Personality Tests vs DISC Reports
We are often asked about the difference between a personality test and a DISC behavioural assessment. Some companies interchange the two terms, essentially implying they have the same meaning. However, there is a difference!
Personality tests analyse an individual’s personality, whereas DISC typically measures behaviour, and advanced DISC tools go that one step further and measure both conscious and unconscious behaviour.
What is a Personality test?
Personality Tests measure quantifiable characteristics on a scale. An individual’s result for a specific characteristic is measured against patterns of normality, usually represented as a bell curve. For example, how assertive is this individual in comparison with the rest of the population or group?
In business, personality tests allow individuals to be compared to other employees who have met with success or failure in a job.
What is Behaviour?
Behaviour encompasses the way that we react or respond to external stimuli in our environment; these behaviours also contribute to the make-up of our personality.
DISC-based assessments report on an individual’s strengths or behaviours that use the least energy and most energy. They indicate how an individual prefers to respond to problems, people, work environment and procedures.
DISC based assessments are effective when used for personal development, coaching, team building and interpersonal conflict resolution.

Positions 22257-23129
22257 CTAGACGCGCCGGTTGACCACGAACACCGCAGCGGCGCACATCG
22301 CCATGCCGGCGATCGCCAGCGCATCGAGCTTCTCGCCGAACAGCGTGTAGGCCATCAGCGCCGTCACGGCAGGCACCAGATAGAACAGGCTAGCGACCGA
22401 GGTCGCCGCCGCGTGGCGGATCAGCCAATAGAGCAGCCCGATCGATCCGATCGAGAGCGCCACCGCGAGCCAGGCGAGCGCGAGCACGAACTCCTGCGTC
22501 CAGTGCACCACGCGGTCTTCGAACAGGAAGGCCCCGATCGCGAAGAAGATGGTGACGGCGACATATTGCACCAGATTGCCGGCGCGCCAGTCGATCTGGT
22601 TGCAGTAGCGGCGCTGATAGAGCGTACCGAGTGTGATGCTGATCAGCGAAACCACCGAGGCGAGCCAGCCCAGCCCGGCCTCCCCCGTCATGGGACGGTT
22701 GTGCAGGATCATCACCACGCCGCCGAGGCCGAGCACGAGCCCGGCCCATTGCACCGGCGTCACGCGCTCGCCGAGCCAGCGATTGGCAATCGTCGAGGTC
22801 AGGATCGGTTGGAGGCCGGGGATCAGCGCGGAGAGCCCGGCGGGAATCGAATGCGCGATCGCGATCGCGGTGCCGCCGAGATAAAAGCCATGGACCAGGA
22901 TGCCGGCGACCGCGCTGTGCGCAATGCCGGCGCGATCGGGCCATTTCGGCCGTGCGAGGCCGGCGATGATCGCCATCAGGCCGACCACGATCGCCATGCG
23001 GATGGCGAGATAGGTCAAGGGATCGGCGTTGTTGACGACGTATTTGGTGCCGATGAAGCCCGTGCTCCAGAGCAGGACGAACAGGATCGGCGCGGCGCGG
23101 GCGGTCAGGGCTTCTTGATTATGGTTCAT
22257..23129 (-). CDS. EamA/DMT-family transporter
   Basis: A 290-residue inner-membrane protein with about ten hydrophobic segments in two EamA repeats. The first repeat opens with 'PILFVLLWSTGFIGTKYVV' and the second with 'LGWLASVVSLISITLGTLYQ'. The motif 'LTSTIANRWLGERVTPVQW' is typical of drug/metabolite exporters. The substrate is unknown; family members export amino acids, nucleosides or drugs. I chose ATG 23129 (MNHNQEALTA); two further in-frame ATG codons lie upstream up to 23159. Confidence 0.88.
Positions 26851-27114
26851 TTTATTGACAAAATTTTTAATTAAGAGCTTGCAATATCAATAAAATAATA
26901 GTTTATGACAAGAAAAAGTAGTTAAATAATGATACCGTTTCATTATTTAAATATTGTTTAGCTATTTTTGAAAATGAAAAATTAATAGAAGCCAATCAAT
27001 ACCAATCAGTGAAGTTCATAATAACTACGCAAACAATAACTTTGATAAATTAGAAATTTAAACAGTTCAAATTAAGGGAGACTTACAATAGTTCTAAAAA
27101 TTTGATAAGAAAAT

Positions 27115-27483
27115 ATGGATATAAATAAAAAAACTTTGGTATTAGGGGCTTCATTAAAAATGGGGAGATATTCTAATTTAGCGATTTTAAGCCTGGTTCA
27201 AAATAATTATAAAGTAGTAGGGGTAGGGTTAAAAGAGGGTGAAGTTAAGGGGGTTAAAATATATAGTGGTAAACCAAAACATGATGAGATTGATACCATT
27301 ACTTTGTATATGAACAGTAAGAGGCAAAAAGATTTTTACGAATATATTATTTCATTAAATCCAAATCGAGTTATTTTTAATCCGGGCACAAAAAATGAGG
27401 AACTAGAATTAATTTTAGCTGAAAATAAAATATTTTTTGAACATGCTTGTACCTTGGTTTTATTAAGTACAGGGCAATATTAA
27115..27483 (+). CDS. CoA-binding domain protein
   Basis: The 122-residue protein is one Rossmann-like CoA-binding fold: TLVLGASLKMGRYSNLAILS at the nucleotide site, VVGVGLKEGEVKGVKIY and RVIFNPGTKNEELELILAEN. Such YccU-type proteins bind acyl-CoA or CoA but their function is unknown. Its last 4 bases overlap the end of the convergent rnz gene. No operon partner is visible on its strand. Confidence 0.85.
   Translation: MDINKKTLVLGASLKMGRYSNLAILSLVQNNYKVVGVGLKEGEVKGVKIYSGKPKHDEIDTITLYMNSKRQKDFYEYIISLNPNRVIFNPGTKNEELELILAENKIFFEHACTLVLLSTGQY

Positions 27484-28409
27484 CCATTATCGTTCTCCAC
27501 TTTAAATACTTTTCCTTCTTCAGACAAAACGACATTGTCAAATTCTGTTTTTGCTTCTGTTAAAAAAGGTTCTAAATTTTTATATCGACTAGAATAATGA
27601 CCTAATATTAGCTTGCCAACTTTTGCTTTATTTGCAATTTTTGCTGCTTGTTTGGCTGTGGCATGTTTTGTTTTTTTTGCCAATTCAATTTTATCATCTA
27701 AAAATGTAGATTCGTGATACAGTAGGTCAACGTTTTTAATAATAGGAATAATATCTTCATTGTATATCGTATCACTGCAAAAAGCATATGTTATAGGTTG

Extended DISC Theory on Behaviour
Our behaviours can be divided into different layers, the most important are:
1. Conscious Behaviour
Conscious behaviour is our learned behaviour that relates directly to a situation or people involved. It combines perceived requirements and inner behavioural motivation. It is our determined, best possible approach to stimuli. At this level we consciously adjust our behaviour to different environments. This adjust, if far from our natural behavioural style, can sometimes cause us to operate under extreme amounts of stress or pressure due to big adjustment.
2. Unconscious Behaviour
Unconscious Behaviour is the way we prefer to respond to a stimulus and how we naturally express ourselves. The behaviour at this level is the most natural for us, it is the style we use the most and it also requires the least energy. Besides being a behavioural style we most often use, it is also the style we use when we have the least control of ourselves, like under pressure or in a situation when we need to respond fast.
3. Behavioural Filters
Behavioural filters are distinctly individual. They can be utilised and changed quickly. The most important Behavioural Filters are; attitudes, values, skills, knowledge, experience, physical condition and mental condition.
4. Cultural Heritage
Cultural Heritage represents all that we have adopted during our lives. It includes the cultural norms, values, ethics and morals of our culture that we’ve learned and experienced. It is something in our inner self that we are not even fully aware of. It is tacit by nature, we cannot transfer it to anyone else.
All DISC Tools are Different
Most DISC tools only measure a person’s adjusted behavioural style. This is often referred to as your role style or the style you feel you need to emphasise in order to succeed. The adjusted style changes as your roles change.
The difference between Extended DISC and other DISC tools is its ability to also report on your natural style. This allows the assessments to measure behaviour at a deeper unconscious level to exclude the impact of the environment. Your natural style identifies who you are, rather than how you are adjusting to your current environment.